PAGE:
Jess is an organizer, and event planner with Laramie Pridefest and serving on the board of Wyoming Equality. They hope that folks keep their advocacy like anything else, authentic.
What does it look like, for you, to celebrate Pride?
Pride looks like people coming together. When the city of Laramie issued its Pride proclamation it really hit me. It was wonderful to see the city proclaim Pride month, and in a way, stand with LGBTQ folks in Wyoming. Gestures like proclamations and pride flags displayed around the town can have a powerful impact on a city’s perception.
Since seeing this, I have been drawn to LGBTQ activism in many forms.
How do you plan to use your education?
Right now, I plan to take a gap year to decompress and plan. I would ideally, like to use my education and further the work of Wyoming Equality and the Laramie Pride Fest. Eventually, I may pursue a masters in fine arts in creative writing.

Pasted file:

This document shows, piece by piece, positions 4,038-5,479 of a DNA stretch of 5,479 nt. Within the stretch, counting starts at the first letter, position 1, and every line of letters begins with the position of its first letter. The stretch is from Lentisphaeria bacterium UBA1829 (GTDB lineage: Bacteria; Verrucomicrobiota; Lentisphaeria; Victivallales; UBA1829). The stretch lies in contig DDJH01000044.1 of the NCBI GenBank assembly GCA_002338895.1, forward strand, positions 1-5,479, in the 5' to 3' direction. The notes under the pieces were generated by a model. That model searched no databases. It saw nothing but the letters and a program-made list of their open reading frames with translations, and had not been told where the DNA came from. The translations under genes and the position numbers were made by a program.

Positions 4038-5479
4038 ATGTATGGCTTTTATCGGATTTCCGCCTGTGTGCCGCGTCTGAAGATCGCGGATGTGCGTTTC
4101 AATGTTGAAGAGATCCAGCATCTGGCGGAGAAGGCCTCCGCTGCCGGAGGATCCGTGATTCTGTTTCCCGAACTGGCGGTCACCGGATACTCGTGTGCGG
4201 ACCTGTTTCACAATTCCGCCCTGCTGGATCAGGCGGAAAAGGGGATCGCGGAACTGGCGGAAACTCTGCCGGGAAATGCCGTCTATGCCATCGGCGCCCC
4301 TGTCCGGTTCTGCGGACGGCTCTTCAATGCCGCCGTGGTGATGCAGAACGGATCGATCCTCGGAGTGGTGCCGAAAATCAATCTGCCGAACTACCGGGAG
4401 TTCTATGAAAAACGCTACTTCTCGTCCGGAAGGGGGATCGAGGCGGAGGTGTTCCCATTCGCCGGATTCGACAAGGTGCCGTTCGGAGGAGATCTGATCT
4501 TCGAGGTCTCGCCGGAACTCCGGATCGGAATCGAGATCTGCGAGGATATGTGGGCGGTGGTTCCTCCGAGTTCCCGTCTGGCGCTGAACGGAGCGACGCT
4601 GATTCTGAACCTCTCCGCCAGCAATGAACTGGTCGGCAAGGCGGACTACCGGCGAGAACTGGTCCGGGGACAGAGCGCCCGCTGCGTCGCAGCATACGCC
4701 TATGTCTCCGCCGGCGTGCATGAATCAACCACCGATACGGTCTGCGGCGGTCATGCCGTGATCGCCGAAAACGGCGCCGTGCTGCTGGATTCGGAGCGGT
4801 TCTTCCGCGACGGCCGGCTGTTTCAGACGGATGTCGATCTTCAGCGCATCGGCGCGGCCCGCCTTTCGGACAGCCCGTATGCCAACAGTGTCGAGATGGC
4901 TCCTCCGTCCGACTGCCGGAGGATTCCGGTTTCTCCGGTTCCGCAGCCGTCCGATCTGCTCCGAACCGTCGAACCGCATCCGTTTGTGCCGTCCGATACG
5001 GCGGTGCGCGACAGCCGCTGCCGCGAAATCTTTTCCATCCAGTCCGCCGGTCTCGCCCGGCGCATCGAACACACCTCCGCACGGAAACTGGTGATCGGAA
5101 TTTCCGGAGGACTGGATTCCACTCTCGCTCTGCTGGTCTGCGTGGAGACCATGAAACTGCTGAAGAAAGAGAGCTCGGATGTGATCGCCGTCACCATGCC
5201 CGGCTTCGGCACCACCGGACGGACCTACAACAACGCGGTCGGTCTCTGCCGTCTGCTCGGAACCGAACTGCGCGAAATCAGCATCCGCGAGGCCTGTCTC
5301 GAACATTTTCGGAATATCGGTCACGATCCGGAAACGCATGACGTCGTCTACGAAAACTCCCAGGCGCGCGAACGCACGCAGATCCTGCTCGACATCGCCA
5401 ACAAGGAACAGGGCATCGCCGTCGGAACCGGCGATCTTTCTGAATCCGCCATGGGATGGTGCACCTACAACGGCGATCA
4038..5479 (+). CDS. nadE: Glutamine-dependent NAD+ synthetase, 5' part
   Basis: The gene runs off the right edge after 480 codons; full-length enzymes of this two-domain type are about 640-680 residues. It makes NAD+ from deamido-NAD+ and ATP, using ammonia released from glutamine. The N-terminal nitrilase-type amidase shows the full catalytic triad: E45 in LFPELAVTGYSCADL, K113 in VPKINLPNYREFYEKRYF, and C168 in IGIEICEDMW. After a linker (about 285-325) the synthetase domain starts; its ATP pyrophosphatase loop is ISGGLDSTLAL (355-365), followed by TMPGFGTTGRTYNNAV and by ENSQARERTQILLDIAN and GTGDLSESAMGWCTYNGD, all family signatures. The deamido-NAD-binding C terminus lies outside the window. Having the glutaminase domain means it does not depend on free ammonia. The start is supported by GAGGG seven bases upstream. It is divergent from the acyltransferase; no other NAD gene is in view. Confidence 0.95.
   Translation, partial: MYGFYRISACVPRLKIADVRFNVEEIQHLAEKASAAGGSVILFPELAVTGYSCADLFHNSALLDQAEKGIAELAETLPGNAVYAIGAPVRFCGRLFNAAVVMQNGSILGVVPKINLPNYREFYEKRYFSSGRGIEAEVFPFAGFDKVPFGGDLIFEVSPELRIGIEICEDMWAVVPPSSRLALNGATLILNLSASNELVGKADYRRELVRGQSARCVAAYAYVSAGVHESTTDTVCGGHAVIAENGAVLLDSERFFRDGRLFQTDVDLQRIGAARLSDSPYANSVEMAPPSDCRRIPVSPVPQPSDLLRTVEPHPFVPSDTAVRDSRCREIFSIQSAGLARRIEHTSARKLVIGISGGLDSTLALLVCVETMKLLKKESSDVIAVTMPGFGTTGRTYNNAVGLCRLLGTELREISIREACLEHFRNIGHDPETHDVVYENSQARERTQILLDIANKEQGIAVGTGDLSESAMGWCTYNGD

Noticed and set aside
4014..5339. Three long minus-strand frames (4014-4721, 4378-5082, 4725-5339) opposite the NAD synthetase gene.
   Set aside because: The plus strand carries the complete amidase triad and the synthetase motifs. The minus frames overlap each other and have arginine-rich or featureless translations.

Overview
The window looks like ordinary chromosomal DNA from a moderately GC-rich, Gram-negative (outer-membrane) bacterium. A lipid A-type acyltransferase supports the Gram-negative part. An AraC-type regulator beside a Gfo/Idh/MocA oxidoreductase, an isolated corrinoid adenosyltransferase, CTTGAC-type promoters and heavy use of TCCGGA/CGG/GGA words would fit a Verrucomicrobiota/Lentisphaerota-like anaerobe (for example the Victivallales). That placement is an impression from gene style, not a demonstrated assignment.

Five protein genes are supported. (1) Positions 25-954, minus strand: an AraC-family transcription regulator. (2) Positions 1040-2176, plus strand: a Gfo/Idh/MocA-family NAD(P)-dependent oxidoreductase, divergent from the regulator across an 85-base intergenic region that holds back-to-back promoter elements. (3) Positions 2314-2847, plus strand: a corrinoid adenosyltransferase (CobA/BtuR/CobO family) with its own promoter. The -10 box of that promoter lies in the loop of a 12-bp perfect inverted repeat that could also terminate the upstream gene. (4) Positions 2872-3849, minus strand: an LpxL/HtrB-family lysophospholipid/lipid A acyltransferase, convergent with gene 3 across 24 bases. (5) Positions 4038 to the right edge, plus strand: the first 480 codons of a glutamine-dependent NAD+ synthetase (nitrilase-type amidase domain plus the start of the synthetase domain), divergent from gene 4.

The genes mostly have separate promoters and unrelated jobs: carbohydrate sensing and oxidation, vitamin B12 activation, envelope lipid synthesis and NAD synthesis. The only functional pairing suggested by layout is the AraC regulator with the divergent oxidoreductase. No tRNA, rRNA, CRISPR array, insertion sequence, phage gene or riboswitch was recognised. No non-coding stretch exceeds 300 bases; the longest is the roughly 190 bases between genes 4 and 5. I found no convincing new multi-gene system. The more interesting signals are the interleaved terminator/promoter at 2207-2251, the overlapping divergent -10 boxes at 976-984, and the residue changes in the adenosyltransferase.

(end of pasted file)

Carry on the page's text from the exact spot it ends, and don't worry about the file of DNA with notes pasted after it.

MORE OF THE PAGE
What does LGBTQ activism look like to you?
LGBTQ activism to me, has an intersectional lens to it. When advocating for equality in any realm, we must include people of all backgrounds, people of color, and bring their stories to the forefront.
Activism has to be authentic.
Do you think more people should get involved politically? If so, how.
Yes! People should definitely get involved in a way that corresponds to their comfort level. The first step, is just to play up your passion and your skillset. For example, I know my skills are more in the event planning and the organizing of people coming together, and creating opportunities for more visibility, versus legal. So that is where I chose to lend my time.
Volunteering is a great way to not only build a stronger community, but make some friends along the way.
Where do you see opportunities for change in Wyoming?
At times, folks find it difficult to stay in Wyoming. Mostly, because they fear some sort of discrimination, or lack of growth. I’d love to see more work on creating spaces for young people and LGBTQ people to thrive in our state.